“Choose whoever looks the coolest” — that suggestion might or might not help your Chun-Li character top a tournament in the popular video game Street Fighter. What you really need to factor in are attributes such as health, power, mobility, techniques, and range — and how these will affect your fighter when facing different challenges. Now AI researchers have created a similar evaluation system to assess the relative performance of reinforcement learning (RL) systems across different tasks.
RL researchers have made some impressive breakthroughs in recent years — with agents beating human players at video games DOTA 2 and StarCraft 2, and defeating the world champion in the age-old perfect information board game Go. But not all RL agents are created equal and it is not obvious what type of RL agent should be deployed in specific scenarios. We know that a particular self-learning RL agent can master Go through self-play, but will it be any good at driving a car? Aside from tedious trail-and-error, there are no practical answers to this question.
A new DeepMind paper, Behaviour Suite for Reinforcement Learning (Bsuite), introduces a set of experiments designed to assess the core capabilities of RL agents and help researchers better understand their pros and cons across different applications.
DeepMind researchers designed a series of experiments to evaluate the critical capabilities of RL agents. The aim was to use clear, informative, and scalable problems to study core issues across different learning algorithms. In their bsuite experiments researchers evaluated RL agent behaviors by observing their performance on benchmarks.
Each bsuite experiment had three components:
1. Environments: a fixed set of environments determined by some parameters.
2. Interaction: a fixed regime of agent/environment interaction (e.g. 100 episodes).
3. Analysis: a fixed procedure that maps agent behaviour to results and plots.
To visualize the analysis results of the agents and track results for different algorithms and codebases, researchers defined a score to illustrate the performance on a task to [0,1]. The experiments only examined how the agents behaved in the different environments, rather than analyzing their internal workings. Each experiment had five key qualities:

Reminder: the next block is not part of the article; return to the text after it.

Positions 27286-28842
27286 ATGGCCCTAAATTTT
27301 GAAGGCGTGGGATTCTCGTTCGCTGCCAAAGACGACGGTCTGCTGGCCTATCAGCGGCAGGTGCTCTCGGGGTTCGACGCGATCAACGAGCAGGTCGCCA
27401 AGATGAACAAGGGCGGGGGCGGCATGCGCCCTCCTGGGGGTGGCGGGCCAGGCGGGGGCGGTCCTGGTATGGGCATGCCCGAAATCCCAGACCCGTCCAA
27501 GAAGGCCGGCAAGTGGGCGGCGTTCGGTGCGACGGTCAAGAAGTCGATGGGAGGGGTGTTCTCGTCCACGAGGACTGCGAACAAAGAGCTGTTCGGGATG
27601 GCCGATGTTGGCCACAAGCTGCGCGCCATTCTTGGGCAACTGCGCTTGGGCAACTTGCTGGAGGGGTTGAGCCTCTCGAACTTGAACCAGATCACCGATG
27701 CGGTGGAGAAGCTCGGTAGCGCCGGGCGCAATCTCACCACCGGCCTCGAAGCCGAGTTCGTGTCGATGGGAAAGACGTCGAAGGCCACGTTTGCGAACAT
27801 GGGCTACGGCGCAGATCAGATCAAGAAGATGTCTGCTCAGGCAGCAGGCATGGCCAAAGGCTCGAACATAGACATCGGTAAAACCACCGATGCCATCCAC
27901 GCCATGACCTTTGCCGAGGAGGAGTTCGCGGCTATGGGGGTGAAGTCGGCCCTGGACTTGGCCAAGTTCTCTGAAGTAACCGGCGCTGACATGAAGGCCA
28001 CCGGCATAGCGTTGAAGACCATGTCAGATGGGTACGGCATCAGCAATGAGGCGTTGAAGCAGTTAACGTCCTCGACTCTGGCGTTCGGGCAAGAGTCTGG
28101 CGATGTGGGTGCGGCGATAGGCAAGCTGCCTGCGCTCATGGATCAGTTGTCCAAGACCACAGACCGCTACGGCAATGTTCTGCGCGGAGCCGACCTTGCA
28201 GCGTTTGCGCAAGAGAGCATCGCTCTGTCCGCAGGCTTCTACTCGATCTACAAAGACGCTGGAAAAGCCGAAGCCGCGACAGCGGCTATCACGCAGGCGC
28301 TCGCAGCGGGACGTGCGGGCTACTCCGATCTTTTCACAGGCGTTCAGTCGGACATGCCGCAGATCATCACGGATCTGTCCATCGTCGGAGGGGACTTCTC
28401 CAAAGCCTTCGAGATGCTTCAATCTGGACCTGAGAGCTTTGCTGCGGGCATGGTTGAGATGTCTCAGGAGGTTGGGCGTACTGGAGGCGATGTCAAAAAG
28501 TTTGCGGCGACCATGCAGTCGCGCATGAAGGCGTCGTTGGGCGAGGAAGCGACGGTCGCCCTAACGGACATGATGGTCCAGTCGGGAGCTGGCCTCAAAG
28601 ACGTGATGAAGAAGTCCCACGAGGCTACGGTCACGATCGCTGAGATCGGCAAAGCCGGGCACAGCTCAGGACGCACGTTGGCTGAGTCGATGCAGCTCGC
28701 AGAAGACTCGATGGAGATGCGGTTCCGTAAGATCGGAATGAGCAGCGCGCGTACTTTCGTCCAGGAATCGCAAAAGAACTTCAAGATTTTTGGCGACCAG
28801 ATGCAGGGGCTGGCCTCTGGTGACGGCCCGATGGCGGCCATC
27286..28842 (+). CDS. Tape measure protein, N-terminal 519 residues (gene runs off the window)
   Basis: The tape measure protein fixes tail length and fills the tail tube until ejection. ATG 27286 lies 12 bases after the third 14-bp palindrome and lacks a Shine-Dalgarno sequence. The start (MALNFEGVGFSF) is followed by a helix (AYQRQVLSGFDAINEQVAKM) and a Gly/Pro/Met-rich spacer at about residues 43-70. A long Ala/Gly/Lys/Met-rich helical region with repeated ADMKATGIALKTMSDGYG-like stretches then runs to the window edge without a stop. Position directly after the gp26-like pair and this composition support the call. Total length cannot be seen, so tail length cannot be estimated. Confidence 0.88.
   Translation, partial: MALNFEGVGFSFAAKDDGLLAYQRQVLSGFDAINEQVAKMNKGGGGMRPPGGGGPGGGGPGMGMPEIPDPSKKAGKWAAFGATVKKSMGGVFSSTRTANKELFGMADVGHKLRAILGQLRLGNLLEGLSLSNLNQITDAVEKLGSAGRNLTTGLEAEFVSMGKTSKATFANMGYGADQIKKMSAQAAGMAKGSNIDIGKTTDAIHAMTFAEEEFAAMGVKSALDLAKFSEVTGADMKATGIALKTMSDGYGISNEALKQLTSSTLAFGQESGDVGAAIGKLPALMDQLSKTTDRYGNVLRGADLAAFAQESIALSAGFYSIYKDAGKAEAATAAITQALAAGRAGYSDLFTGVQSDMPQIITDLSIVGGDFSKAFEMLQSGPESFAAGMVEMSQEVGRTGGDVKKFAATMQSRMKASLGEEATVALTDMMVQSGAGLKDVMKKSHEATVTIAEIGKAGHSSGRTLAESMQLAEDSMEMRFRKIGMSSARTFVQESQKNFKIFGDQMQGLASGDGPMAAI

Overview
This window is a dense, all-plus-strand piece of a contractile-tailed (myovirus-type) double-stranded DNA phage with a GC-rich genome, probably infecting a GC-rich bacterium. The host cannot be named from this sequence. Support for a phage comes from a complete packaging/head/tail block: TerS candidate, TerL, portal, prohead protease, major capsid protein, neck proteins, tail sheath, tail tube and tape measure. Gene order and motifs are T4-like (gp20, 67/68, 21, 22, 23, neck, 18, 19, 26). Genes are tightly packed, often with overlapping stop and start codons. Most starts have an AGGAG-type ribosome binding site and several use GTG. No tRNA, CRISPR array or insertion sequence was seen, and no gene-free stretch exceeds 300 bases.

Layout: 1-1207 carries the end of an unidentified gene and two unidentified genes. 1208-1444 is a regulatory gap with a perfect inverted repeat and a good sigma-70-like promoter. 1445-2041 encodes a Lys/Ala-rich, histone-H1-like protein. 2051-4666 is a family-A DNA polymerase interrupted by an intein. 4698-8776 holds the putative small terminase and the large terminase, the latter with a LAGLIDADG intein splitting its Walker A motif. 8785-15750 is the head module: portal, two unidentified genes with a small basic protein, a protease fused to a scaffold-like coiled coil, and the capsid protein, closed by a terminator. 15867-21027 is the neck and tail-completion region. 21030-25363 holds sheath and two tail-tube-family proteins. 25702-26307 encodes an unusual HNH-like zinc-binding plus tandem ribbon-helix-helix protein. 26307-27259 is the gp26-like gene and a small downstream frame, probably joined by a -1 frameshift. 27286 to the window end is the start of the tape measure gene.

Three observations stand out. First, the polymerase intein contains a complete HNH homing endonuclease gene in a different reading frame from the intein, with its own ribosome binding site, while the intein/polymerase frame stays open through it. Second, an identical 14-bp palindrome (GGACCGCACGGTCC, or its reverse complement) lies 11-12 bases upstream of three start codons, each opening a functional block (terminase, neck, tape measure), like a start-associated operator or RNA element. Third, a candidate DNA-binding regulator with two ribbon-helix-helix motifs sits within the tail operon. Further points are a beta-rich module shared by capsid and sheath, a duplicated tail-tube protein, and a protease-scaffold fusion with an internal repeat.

• Targeted: performance in this task corresponds to a key issue in RL.
• Simple: strips away confounding/confusing factors in research.
• Challenging: pushes agents beyond the normal range.
• Scalable: provides insight on scalability, not performance on one environment.
• Fast: iteration from launch to results in under 30min on standard CPU.
In their “Deep Sea” experiment for example, researchers examined how an agent’s actions could position it to learn more effectively in future time-steps. They implemented a problem as an N×N grid with one-hot encoding for state. They ran the agent on sizes N = 10, 12, .., 50 and compared average regret to optimal after 10k episodes. The summary score computes “the percentage of runs for which the average regret drops below 0.9 faster than the 2 N episodes expected by dithering.”
DeepMind researchers stress that bsuite is neither a replacement for grand AI challenges nor a leaderboard, but rather a collection of diagnostic experiments designed to provide insight into key aspects of agent behaviour. The team notes that just as the MNIST dataset helped advance computer vision technologies, bsuite “can highlight key aspects of agent scalability as a stepping stone to advance RL capabilities.”
Bsuite has been open-sourced on GitHub, and DeepMind is inviting the RL research community to incorporate additional experiments to benefit future studies in the field.
The paper Behaviour Suite for Reinforcement Learning is on arXiv.
Journalist: Fangyu Cai | Editor: Michael Sarazen